HEFCE has set out proposed methods for evaluating impact and is running a pilot exercise. The methodology to be employed in evaluating research impact, seems similar to that proposed for the now defunct Australian RQF exercise. The Australian top 8 research intensive universities opposed impact evaluation, which they felt would be overly bureaucratic and time-consuming. On the other hand, universities represented by the Australian Tehnology Network, were supportive of the proposals. The ATN produced an interesting brief report based upon their experience of the Australian research impact pilot exercise. It discusses methodology, and case study examples.
Here in the UK, UNICO, the Knowledge Transfer professionals’ organisation, have proposed the development of a metrics system to measure the impact of UK publicly funded research. These metrics, they suggest, could be used in attracting industry funding for research and to encourage international research collaborations with universities and with industry.
The Research Information Network (RIN) recently published a report on the effects of measures to evaluate the worth of research upon the publishing and citing behaviour of academic researchers. The report, “Communicating knowledge: how and why UK researchers publish and disseminate their findings“, finds that many are confused as to what the various funding bodies expect of them in terms of communicating their research. Most would appreciate better guidance as to how this will impact upon any assessment of their work.
- What factors influence decisions on the timing of publication and dissemination of research? Is it better to publish in the high status journal or to communicate more directly with the people most interested in the topic of the research?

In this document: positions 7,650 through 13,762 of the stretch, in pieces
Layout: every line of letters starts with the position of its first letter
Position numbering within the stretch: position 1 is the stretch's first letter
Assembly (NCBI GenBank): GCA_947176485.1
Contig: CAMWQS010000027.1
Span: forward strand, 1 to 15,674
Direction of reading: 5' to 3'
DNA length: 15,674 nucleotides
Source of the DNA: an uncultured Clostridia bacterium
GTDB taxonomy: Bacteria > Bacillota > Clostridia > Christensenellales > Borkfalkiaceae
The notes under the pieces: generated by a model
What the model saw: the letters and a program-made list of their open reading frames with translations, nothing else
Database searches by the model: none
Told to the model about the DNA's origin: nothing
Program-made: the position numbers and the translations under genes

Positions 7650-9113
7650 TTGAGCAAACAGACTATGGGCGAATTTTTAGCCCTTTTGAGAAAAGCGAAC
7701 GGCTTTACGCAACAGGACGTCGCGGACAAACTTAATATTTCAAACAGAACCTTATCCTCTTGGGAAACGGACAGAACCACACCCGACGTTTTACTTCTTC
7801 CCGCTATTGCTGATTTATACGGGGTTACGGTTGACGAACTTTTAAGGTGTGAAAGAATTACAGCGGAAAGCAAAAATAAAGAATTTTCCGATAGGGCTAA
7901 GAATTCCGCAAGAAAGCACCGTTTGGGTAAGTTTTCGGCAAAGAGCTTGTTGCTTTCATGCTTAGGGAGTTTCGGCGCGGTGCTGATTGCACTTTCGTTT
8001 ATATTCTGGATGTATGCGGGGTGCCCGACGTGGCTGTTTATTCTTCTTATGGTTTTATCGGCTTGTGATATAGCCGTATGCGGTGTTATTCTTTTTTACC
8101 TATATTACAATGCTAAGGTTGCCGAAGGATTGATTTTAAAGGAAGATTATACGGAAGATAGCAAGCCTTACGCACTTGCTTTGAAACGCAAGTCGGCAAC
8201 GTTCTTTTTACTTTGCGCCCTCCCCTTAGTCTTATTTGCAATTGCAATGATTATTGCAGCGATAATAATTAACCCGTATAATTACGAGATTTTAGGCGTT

- How do patterns vary across the disciplines?
- What place have the perceived requirements for research assessment occupied in the full range of factors that have influenced publication and citation behaviour?
A variety of methods, including focus groups and online questionnaires, were used to consider these and other questions. The report found that many reserachers are apparently considering citing their colleagues’ work more often because of the introduction of bibliometrics. Some researchers also said they felt they were being pressurised into publishing too much, too soon.
On the 15th October, HEPI (Higher Education Policy Institute) published their response to the HEFCE proposals for the Research Excellence Framework. On the whole, HEPI is supportive of the proposals but is critical of plans to assess the impact of research. The introduction of impact assessment – i.e. non-academic impact – is something new and experimental. HEFCE are proposing 25% of the assessment score should be given to “impact”. The HEPI response views this as rather high given the experimental nature of the “impact assessment” element.
The report is available to download.
The debate about assessing the impact of research in the Humanities continues to rumble on in the Guardian today.
David Sweeney, Director of Research & Innovation at HEFCE, was quoted in The Australian newspaper yesterday as saying that research funds in the UK are being stretched too much to cover the volume of research in academia. “Our strategy is to improve the quality of research, not the quantity,” he is reported to have said.
For those interested in the idea of evaluating the impact of research and the issues this raises, a recent article by Claire Donovan (ANU & Chair of the Technical Working Group on Research Impact for the RQF) published in 2008 in New Directions for Evaluation, is well worth a read. In this article, “The Australian Research Quality Framework: A live experiment in capturing the social, economic, environmental, and cultural returns of publicly funded research“, she discusses the development of the RQF’s impact rating scale. The Australians at that time planned to go beyond quantitative mechanisms measuring “investment from industry, commercialization, and technology transfer” to a broader definition of impact which included social, economic, environmental and cultural benefits. Donovan discusses the conflicting influences of government policy, keen to make academic research more business and industry focussed, with the concerns of academics to protect pure research. The period in which impact is measured was one issue of concern. The benefit of pure research is not always quickly realised.
In the end, the change of government in Australia led to the RQF & the research impact element being dropped. However, David Sweeney of HEFCE was quoted in yesterday’s AUSTRALIAN: “There are some bits we’ve pinched,” he says. “You were doing impact explicitly. You chose not to (continue). I understand why because you have other ways of doing that. But in our environment we thought it was worth trying.”